Legislation under consideration in Uganda that could make homosexuality a criminal offense punishable with long jail terms and even execution is "odious," President Barack Obama said during his address at this morning's National Prayer Breakfast:
Obama Calls Anti-Gay Effort In Uganda 'Odious'
That declaration took on some political significance because there had been an appeal to C-SPAN, from Citizens for Responsibility and Ethics in Washington, to not broadcast the breakfast because a group that sponsors the annual event has been accused of having ties to the draft legislation. CREW also urged lawmakers not to attend.
Secretary of State Hillary Rodham Clinton said during her remarks at the breakfast that:
"We are standing up for gays and lesbians who deserve to be treated as full human beings. And we are also making it clear to countries and leaders that these are priorities of the United States. Every time I travel, I raise the plight of girls and women, and make it clear that we expect to see changes. And I recently called President Museveni, whom I have known through the prayer breakfast, and expressed the strongest concerns about a law being considered in the parliament of Uganda."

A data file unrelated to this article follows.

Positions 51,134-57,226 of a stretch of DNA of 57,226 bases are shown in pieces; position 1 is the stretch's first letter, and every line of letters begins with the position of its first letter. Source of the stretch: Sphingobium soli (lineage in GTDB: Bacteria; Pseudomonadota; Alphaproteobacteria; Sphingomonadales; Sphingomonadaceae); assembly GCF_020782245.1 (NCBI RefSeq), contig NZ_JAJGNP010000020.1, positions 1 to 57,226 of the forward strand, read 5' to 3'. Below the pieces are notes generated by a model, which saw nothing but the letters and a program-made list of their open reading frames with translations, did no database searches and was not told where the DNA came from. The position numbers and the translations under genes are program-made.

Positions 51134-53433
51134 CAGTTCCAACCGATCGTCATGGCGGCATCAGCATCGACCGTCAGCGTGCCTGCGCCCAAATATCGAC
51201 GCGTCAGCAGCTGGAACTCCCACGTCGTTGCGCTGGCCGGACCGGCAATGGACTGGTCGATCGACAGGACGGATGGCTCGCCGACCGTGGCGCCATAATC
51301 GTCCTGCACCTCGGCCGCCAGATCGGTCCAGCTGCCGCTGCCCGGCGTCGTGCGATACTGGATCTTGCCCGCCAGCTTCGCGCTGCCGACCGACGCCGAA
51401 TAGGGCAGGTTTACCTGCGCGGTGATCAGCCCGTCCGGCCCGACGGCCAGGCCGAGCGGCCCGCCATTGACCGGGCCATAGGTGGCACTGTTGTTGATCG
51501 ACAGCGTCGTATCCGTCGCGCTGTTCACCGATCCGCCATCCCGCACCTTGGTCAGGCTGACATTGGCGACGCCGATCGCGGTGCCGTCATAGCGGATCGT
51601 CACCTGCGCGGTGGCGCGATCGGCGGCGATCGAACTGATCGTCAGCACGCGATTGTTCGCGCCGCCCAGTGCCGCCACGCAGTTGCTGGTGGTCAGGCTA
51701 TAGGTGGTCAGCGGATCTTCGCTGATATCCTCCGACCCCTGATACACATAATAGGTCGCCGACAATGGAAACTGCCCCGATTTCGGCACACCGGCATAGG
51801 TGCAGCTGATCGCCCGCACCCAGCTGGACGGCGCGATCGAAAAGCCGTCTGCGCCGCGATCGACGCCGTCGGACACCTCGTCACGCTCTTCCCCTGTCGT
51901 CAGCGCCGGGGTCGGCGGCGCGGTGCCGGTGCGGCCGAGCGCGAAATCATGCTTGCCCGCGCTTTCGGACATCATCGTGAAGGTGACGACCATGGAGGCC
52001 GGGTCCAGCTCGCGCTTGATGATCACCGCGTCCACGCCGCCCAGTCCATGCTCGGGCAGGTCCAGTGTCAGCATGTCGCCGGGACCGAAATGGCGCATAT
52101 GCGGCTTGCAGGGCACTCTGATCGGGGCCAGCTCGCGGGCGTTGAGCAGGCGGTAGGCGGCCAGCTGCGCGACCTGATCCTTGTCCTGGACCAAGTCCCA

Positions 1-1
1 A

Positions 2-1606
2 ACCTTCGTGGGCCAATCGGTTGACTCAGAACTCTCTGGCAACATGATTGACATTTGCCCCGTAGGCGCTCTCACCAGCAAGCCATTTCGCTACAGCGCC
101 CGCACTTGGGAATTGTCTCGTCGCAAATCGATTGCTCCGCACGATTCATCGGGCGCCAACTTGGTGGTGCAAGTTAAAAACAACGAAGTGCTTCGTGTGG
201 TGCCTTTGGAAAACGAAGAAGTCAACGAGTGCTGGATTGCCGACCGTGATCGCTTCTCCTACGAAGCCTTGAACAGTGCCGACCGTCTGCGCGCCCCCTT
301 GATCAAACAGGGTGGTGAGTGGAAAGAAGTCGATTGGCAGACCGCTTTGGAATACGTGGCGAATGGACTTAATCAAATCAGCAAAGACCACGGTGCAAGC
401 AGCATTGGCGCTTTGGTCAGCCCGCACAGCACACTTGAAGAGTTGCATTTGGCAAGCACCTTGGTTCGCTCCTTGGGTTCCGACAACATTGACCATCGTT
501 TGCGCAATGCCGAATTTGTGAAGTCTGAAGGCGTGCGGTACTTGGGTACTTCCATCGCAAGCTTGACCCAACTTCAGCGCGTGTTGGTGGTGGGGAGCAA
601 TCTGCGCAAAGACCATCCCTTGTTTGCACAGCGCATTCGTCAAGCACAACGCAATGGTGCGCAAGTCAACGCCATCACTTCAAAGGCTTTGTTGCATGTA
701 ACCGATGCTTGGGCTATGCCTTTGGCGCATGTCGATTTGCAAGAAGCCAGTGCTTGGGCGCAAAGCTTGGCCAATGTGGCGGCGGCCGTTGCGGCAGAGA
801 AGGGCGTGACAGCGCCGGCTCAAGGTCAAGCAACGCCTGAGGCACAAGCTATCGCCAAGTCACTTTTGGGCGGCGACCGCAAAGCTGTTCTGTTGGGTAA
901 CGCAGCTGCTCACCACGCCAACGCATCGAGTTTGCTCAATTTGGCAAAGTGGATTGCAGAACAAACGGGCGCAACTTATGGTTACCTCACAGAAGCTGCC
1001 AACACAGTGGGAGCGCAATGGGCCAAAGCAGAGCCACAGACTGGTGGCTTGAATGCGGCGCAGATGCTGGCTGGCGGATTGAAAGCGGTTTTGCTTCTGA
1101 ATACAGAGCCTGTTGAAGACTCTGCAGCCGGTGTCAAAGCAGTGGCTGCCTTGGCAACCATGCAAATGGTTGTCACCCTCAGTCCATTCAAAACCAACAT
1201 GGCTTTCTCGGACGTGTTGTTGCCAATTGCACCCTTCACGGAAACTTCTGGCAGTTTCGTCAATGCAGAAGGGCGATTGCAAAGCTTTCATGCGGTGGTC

The Fellowship Foundation, the group at the center of the controversy that is also known as The Family, has publicly condemned the legislation. As The New York Times writes, while the group has ties to the Ugandan politician who introduced the legislation, Fellowship member J. Robert Hunter "said that about 30 Family members, all Americans, active in Africa recently conveyed their dismay about the legislation to Ugandan politicians, including Mr. (David) Bahati." He is the legislation's sponsor.
Audio of the president's address to the breakfast is posted here.